David Partridge wins Virginia Senior Amateur
2015 champion David Partridge (VSGA photo)
2015 champion David Partridge (VSGA photo)

VIRGINIA BEACH, Va. — David Partridge is a Virginia State Golf Association champion once again.

Partridge, 60 (Hermitage Country Club, Manakin) defeated George Riefler, 59 (Sleepy Hole Golf Club, Suffolk) 2 up Friday in the championship match of the 68th VSGA Senior Amateur at Cavalier Golf and Yacht Club.

Partridge claimed his second Senior Amateur trophy – he won at The Homestead in 2011 – and his 12th VSGA title overall.

“As we talked about [Thursday], when you get to be 60 years old, you realize the time is growing very short so all of these opportunities are very special, and to win it again was really great,” Partridge, a mortgage banker, said. “I’m thrilled to win it, and hopefully it means I might be able to continue to compete at a reasonable level for another year or two.

“Whenever I win one of these…it is truly a humbling experience, it’s because you think about, I’ve won over 70 golf tournaments in my life either individual or four-ball tournaments. I’m not boastful about it, I’m very proud of that fact because I’ve been playing a long time…what brings you back to the ground floor is to think about Keith Decker. He’s won 25 state championships, more than twice my total, and he’s won well over 100 tournaments; that’s just amazing. I feel very fortunate to have accomplished a little bit in golf, and I’m not even in the same universe, he’s so good.”

Riefler, a quarterfinalist in 2014, was playing in his first final. His first appearance in the Senior Amateur came in 2011 when he lost a first-round match. He eliminated Decker, the tournament’s two-time defending champion, 1 up in Thursday’s quarterfinals.

Both finalists birdied the first hole then Riefler birdied the second and fourth to take a 2 up lead.

“Fortunately, I righted the ship and managed to win the next three holes to get myself back in the match,” said Partridge who won the fifth with a bogey, the sixth with a birdie and the seventh with a par. “That was key because George is so steady that if I hadn’t begun to at least whittle down that lead a little bit, the pressure would have continued to build and that would not have been good.”

The back-and-forth nature of the match continued when Riefler won the eighth hole with birdie to draw even.

Partridge latched on to the lead for good by winning the ninth with a par and the 10th with a birdie. Riefler’s fifth birdie of the match won No. 12, but Partridge took No. 13 with a par.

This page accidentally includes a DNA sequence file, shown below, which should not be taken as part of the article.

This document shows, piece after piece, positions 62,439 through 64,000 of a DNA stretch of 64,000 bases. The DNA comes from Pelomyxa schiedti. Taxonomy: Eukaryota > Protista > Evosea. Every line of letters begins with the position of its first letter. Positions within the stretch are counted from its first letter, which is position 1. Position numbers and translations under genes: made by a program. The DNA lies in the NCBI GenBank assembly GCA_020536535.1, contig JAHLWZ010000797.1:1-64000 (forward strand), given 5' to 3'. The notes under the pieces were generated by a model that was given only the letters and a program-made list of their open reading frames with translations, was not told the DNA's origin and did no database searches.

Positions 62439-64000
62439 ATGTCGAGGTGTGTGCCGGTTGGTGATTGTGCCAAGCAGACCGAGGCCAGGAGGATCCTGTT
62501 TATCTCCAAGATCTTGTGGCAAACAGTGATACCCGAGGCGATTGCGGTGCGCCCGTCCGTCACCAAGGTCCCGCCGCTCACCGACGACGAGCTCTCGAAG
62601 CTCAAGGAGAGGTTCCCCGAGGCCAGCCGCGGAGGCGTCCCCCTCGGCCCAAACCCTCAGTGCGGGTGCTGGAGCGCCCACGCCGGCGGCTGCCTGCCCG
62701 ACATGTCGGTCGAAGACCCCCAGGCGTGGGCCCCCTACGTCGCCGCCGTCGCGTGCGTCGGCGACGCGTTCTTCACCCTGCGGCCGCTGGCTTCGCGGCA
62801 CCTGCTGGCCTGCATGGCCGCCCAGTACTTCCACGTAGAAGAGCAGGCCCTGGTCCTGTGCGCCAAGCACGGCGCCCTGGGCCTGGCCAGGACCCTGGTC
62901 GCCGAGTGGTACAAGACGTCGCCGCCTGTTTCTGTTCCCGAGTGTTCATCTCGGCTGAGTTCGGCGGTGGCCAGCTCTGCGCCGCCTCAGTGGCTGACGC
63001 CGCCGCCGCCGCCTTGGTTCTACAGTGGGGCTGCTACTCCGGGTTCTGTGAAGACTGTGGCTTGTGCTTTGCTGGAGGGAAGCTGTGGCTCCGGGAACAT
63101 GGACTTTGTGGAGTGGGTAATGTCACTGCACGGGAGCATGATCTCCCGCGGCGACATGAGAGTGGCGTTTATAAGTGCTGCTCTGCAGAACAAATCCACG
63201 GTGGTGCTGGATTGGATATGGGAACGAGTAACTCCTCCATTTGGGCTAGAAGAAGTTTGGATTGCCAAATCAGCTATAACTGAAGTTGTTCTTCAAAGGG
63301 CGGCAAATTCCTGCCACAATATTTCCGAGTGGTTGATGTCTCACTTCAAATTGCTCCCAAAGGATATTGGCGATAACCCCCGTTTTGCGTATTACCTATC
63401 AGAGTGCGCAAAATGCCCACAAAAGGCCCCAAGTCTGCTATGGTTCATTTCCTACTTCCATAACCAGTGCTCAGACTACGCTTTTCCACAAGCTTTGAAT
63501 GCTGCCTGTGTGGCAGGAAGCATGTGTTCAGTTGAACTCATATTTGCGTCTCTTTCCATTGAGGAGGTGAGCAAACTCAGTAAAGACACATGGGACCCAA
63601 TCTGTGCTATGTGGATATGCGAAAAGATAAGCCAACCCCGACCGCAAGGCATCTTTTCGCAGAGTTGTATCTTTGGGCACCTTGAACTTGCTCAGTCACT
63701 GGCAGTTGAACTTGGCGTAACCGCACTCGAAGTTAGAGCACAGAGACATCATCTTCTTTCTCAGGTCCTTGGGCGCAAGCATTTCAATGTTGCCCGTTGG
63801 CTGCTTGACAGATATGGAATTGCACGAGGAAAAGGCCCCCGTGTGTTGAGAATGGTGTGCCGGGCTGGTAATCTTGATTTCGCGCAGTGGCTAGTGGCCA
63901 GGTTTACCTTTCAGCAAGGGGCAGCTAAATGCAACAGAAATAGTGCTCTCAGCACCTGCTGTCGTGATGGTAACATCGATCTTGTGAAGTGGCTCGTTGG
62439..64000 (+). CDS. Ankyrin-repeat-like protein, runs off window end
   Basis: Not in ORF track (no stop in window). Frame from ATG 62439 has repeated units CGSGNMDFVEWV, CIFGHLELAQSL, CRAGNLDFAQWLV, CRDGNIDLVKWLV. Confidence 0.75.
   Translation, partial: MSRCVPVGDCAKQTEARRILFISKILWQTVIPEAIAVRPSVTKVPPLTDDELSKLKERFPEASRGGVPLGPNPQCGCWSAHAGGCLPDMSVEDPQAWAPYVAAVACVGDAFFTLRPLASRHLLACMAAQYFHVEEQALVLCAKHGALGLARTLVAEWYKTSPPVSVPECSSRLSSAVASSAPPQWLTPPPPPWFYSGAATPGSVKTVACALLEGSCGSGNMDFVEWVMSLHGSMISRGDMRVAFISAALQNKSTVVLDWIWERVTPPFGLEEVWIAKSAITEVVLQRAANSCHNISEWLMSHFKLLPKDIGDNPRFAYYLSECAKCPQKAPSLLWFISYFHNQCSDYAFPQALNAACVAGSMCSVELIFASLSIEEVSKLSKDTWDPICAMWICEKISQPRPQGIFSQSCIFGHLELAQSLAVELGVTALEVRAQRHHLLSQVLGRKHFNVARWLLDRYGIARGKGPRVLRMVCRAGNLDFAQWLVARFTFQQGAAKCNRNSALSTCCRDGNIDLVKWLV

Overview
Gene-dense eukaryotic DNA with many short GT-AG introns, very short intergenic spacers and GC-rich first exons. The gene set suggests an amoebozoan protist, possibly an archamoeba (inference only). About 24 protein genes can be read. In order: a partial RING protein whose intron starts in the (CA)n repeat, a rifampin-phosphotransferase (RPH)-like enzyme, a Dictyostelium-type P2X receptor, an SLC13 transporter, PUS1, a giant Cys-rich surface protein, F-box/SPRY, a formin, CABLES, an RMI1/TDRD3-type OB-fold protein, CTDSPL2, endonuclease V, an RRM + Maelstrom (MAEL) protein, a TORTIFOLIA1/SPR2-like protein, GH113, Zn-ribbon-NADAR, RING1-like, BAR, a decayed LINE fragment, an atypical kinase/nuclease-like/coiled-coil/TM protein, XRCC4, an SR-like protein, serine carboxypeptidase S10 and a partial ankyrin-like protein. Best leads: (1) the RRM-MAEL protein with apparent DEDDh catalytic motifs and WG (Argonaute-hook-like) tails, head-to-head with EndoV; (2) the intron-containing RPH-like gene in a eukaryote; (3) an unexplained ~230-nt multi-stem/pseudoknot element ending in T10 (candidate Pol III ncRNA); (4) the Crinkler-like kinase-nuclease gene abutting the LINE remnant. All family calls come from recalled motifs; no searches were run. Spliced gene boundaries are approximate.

Both made tough par putts to halve the 14th.

Riefler cut the deficit to 1 down again by winning the 15th with a par. The two halved the next two holes, the only time in the match they had the same score on consecutive holes.

At the finishing hole, a par-3 guarded by water on three sides with the hole cut in the back left corner of the green, Riefler, playing first, hit his tee shot 20 feet from the cup. Partridge hit his 4 to 5 feet from the cup.

“The wind was just howling. The pin’s over there on the left. I knew I had to hit a great shot, and I did come through,” Partridge said.

Riefler missed his putt and conceded Partridge’s for the final margin.

“It was a good thing because I was out of Rolaids and had run out of oxygen at that point,” Partridge said.

The tournament format is grueling. After two rounds of stroke play qualifying, the finalists play five matches in three days. One of Partridge’s matches ended on the 17th hole. The other four finished at 18 or beyond. All of Riefler’s matches made it to 18 or extra holes.

“I’ve played a lot of golf this week and I admit I’m tired, but it’s a pleasant tired and I’m thrilled about having won again,” Partridge said.

Both players will compete in the 10th renewal of the Senior Open of Virginia Sept. 17-18 at the Country Club of Virginia’s Westhampton Course.

This week has been a validation of his game for Riefler, who has a new job at Newport News Shipbuilding after 36 years of building aircraft carriers.

“There are times where my game is good enough to compete at this level. I play with a lot of these guys, and I feel like I can play with them if I can just get my game to that level at the right time,” he said. “I can take a lot away from this week, but if nothing else, it’s a confidence boost.

“I knew [the final] was going to be tough. David’s a seasoned veteran. No matter if I got up early on him or not, there wasn’t going to be any quit in him, and I knew I don’t quit. I knew even if I could stay up, it wasn’t going to be easy. It’s not supposed to be easy at this level. I hung in there and took him all the way to the 18th hole.”

Riefler had two goals going into the match: win or at least take the match to the limit.

“I attained one of the two. Unfortunately it wasn’t the one that would have been the ultimate dream.”

ABOUT THE VSGA Senior Amateur

36 holes of stroke play qualifying (18 holes per day); the low 32 players advance to match play. Open to VSGA members who are at least 50 years of age holding an active GHIN number issued by a licensed VSGA Member Club in good standing.

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